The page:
Getting it out of your system

Getting it out of your system

Various internet forums often give the following advice to men: “Prior to going on a date, you should “take care of business” to clear your mind”. This sage advice recognizes that men’s judgment and critical thinking faculties are somewhat compromised when hormones are raging. This in effect causes you to not judge your potential mate as objectively and critically as you should. Flaws are overlooked in favor of “boobs!, high cheekbones!, luscious hair!, dat ass!”. Rubbing one out before engaging in courtship is therefore a valid solution to this problem.

Pornography has a mixed reputation in the political discussion sphere. The left generally is in favor of it, due to their views on sexual freedom. The right, especially religious people and traditionalists are generally opposed. Recently I’ve moved towards the cultural analysis of the right and traditionalists specifically. Yet, I’m a user of porn, a quite frequent user as a matter of fact. How can I reconcile this? I recently listened to Patrik Wincent on the Rubin Report talking about porn addiction. He also talked about addiction to technology, mobile phones, social media and so on. I’m questioning myself whether or not I’m a porn addict. I certainly use porn frequently, but does it meet the definition of addiction? I don’t believe that my porn consumption gets in the way of other pursuits. I’m successful at my job, I exercise regularly, I eat healthy food and I spend a lot of time reading books and working on this blog. The time spent on porn does not get in the way of these activities.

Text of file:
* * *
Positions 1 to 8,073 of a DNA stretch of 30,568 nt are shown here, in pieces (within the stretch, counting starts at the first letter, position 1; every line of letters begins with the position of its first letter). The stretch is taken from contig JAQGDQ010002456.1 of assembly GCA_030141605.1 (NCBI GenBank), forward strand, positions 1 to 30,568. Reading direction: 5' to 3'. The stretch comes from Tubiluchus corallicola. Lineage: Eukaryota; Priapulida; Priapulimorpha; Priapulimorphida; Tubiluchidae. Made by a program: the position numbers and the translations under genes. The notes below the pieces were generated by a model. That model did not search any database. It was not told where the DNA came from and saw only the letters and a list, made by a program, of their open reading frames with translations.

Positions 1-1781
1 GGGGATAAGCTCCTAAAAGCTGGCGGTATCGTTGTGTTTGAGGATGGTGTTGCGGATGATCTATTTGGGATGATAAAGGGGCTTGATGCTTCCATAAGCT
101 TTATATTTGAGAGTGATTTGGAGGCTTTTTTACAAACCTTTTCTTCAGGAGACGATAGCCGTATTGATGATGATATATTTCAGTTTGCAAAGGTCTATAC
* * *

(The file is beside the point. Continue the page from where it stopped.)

If I didn’t watch porn, I could just as easily spend that time watching random videos on YouTube or something similar. Sometimes, not infrequently in fact I “forget” to have some “alone time” with the naked ladies. If I fancy a round of Civilization VI for instance, I suddenly realize that hour upon hour has passed. Does this meet the definitional criteria of addiction? It doesn’t harm my other pursuits, and I’m perfectly capable of going without (for a time). The biggest argument anti-porn advocates might put forward is that it hampers your ability to form a real, meaningful relationship. Looking at where I’m at in life, I would not be pursuing a long term relationship sans porn. I’m still “finding” myself and coming to terms with who I am and who I want to be in the future. In fact I think a compelling case can be made in favor of watching porn for those on the right.

In a sense, I find that watching (a lot) of pornography desensitized one to beauty, especially beauty in the perfectly made-up, fancy clothes way. Consuming porn gets the craving for such things “out of the system”. An analogy could be the feeling that I’ve experienced a place I would like to travel to through videos, books and other media about the location. I thus clear my mind to look objectively at people I’m going to date and pursue a relationship with. I find myself more and more drawn towards wanting a traditional relationship, in terms of gender roles, wanting children and so on. I believe that getting distractions such as the desire for novelty in terms of looks, fetishized clothing, fake tits and so on out of the system is extremely beneficial in terms of eventually attaining a traditional relationship.

Another example can be found in my recent weight loss. I’ve just completed a four month weight loss regimen. As a reward to myself, I’ve eaten highly calorific comfort food for about a week. At the end of the week, I found myself growing tired of the endless calorific indulgence. I wanted to return to my healthy regimen. In other words, I got the sweet tooth cravings out of my system. The result is that it will be easier to follow the healthy food regimen that will allow me to maintain my weight loss gains. I think that getting it out of your system is a useful framework for looking at vices.

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